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Whats wrong with the canteloupe leaves?

Posted by Omni 7A (My Page) on
Sat, Aug 11, 12 at 17:37

Hello everyone. I have about 8 canteloupes on the way, half of them should be ready within the week or two. However, I've discovered this white patch growing on the leaves. I didn't think anything of it in the beginning, however now that I'm looking at it, I think this might be some fungus growth or something. How do I treat this?

Follow-Up Postings:

RE: Whats wrong with the canteloupe leaves?

  • Posted by Omni none (My Page) on
    Sat, Aug 11, 12 at 17:38

This is a closeup on one of the leaves

RE: Whats wrong with the canteloupe leaves?

I would spray with a fungicide immediately. Spray all the leaves well asap. I had a similar thing on some pumpkin leaves. It was white powdery patches, and when I sprayed it stopped it from spreading. I used Daconil.

RE: Whats wrong with the canteloupe leaves?

  • Posted by Omni none (My Page) on
    Sat, Aug 11, 12 at 18:17

Is there any homemade remedy I can use? Like baking soda?

RE: Whats wrong with the canteloupe leaves?

Powdery mildew. Advanced case. Your vines will probably die fairly soon, but you should get your melons harvested before then.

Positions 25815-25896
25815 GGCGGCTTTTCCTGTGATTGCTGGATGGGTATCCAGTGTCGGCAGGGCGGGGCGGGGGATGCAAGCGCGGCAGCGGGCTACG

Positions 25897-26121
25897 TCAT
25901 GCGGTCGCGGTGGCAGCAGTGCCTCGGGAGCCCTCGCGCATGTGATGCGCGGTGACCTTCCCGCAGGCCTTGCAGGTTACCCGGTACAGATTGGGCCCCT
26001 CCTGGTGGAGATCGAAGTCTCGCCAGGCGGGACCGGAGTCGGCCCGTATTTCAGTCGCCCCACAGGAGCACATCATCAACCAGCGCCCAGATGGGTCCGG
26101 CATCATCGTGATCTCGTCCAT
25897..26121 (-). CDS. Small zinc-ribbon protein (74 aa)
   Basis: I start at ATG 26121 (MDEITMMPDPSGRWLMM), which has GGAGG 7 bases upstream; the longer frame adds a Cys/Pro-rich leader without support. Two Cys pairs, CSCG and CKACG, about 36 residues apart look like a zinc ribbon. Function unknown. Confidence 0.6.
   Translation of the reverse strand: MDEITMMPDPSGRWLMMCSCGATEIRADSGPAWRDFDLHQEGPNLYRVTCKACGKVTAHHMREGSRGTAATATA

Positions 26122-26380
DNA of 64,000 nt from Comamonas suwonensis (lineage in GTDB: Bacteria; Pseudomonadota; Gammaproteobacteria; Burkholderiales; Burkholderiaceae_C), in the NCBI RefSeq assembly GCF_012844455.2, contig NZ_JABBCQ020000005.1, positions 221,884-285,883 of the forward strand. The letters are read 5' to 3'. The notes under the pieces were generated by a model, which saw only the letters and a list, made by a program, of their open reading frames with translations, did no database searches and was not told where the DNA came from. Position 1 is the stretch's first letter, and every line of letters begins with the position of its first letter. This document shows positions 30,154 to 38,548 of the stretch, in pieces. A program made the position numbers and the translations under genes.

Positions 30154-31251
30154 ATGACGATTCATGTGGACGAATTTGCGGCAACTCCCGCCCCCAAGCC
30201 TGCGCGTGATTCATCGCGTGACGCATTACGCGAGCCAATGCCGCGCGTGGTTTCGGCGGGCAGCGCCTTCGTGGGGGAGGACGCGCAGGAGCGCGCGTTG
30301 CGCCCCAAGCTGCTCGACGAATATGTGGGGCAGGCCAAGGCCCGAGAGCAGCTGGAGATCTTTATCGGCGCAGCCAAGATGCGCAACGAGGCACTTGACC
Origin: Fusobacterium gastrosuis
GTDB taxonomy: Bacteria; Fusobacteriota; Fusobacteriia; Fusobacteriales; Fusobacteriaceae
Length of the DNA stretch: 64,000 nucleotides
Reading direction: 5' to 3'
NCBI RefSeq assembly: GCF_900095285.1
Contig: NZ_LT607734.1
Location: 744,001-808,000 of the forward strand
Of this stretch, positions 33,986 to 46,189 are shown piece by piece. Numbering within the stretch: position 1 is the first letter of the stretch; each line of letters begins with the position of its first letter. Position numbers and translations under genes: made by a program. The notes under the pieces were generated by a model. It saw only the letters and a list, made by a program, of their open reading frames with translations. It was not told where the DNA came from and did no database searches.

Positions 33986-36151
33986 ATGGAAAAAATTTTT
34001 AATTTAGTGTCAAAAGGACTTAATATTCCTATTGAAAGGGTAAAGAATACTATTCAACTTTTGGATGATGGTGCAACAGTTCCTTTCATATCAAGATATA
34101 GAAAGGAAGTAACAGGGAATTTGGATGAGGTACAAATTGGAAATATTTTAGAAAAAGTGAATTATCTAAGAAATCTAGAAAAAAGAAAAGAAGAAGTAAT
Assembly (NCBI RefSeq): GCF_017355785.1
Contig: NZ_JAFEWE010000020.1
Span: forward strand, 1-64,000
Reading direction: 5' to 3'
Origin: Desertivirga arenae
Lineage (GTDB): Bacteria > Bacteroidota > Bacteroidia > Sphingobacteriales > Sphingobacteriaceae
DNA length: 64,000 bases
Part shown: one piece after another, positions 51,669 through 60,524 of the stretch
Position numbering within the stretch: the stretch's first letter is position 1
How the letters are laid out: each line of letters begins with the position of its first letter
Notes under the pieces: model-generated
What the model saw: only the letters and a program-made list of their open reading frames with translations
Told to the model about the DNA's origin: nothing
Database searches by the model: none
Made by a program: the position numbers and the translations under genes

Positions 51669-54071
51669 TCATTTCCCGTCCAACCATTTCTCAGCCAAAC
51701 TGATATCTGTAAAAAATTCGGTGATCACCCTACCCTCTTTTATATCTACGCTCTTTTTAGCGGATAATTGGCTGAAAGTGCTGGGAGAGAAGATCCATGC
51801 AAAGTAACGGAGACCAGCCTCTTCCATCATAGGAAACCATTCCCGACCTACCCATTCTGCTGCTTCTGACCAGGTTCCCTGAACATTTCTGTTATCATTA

RE: Whats wrong with the canteloupe leaves?

No, there is not a reliable home remedy like baking soda. We have conceived and made fungicides and chemicals for a reason, because nature likes to win. Fungicides are not harmful to humans unless directly ingested (I'm assuming, since we have been using copper based sprays for the last 70 years and no one has died from it that we can say definitively).

both ltilton and I are from illinois, and for the last 3 years we have both watched as our precious melons have died for mysterious reasons.

This year I actually had two melons ripening, cantaloupe, and the racoons tried to cart them off. Dragged the melons a good ten feet, tearing the skin... so no muskmelon for me this year, again. (I shouldn't say that, I still have a chance, with one tiny melon still trying to make it. I need to guard it with trip mines and large caliber guns :)

When nature keeps slapping you in the face, you start to give up the idealistic thoughts of gardening 100% organically. If you want perfect melons, organically grown with no chemicals or fungicides, where nothing will hurt them and disease won't touch them, then you need to grow the melons in their native land: Persia.

Sorry if I sounded too... on the nose, best intentions, you know

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